In Yemen, when you finish your soda, it is customary to toss the can onto the street. And while much of the countryside in the remote, largely undeveloped country remains pristine, garbage in the villages piles up almost unchecked.

Environmental awareness

Joshua Maricich, the head of the Yemen Adventure Club, the organization that ran this event, said that by bringing tourists, expats and villagers to clean it up together, he hopes the event will begin to foster a culture of environmental awareness.

"We need education in these villages. They don't like having their villages being filthy. Someone just needs to give them a little spark," he said.

More than 50,000 children die each year in Yemen because of diseases caused by water pollution. Malaria, diarrhea, and typhoid- water-related diseases that are not fatal in First World countries- cause half of the child deaths in Yemen.

Pollution, drought and erratic weather patterns caused by climate change have already decimated much of Yemen's farmlands. And many say the beleaguered nation is soon to have the first capital city without any clean drinking water. Yet despite these pending and ongoing disasters, environmental awareness remains rare in a country where half the people live on less than $2 a day.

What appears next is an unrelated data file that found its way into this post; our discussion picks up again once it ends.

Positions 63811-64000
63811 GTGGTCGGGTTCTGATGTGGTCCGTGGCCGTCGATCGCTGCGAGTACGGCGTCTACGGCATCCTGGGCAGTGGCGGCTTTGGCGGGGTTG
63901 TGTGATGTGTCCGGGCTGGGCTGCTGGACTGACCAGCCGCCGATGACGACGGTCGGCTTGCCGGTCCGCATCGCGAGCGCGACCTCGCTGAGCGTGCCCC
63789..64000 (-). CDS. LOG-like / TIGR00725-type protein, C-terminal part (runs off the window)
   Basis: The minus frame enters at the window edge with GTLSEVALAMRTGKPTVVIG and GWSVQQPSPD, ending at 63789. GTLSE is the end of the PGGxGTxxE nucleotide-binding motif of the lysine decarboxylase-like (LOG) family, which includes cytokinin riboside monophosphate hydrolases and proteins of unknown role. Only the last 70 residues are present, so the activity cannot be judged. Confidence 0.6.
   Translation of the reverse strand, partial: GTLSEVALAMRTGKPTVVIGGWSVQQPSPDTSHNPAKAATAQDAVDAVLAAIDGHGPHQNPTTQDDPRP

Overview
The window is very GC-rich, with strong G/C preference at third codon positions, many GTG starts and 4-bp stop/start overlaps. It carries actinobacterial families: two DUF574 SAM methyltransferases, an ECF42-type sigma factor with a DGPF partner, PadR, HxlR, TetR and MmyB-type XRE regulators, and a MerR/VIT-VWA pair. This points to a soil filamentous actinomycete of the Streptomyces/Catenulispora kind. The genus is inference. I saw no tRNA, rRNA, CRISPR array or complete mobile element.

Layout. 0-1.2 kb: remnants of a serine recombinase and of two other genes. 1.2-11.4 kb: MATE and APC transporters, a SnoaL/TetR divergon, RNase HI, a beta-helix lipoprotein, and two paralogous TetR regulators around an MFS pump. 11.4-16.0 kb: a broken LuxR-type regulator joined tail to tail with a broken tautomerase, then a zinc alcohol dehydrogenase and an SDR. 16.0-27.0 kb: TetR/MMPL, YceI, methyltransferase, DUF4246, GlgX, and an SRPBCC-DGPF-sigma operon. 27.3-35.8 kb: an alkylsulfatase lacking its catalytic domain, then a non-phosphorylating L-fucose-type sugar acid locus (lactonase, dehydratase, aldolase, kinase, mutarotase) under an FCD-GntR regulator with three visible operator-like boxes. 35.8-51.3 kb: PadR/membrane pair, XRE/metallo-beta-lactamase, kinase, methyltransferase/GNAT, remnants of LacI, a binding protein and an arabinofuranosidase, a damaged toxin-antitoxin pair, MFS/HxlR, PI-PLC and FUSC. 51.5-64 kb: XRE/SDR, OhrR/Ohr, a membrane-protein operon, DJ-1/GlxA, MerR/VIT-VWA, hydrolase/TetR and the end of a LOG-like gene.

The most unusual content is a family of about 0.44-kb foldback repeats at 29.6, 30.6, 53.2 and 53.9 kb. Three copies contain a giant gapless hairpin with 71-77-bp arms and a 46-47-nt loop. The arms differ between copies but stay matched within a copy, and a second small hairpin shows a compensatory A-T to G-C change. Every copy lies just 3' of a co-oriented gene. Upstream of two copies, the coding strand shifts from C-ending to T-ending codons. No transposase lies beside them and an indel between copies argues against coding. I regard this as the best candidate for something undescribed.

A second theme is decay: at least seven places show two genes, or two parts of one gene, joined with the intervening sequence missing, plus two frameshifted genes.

Sixteen-year-old Mota, like many of the school children who live in the village, came to help visitors clean. Mota says if the village is clean, more tourists will come, and bring income to the desperately poor area.

When the targeted area was cleaned up Thursday morning and the first truck was loaded, village children suggested they take more bags into other neighborhoods. But the suggestion was lost on the older teenage cleaners, who raced up the mountain to start rock climbing and repelling.

But in their enthusiasm, it became apparent that Yemen's habit of dropping trash could not be broken with one event. Many of the teens dropped their plastic gloves on the mountainside along the way.

You May Like

Turkey's Controversial Reform Bill Giving Investors Jitters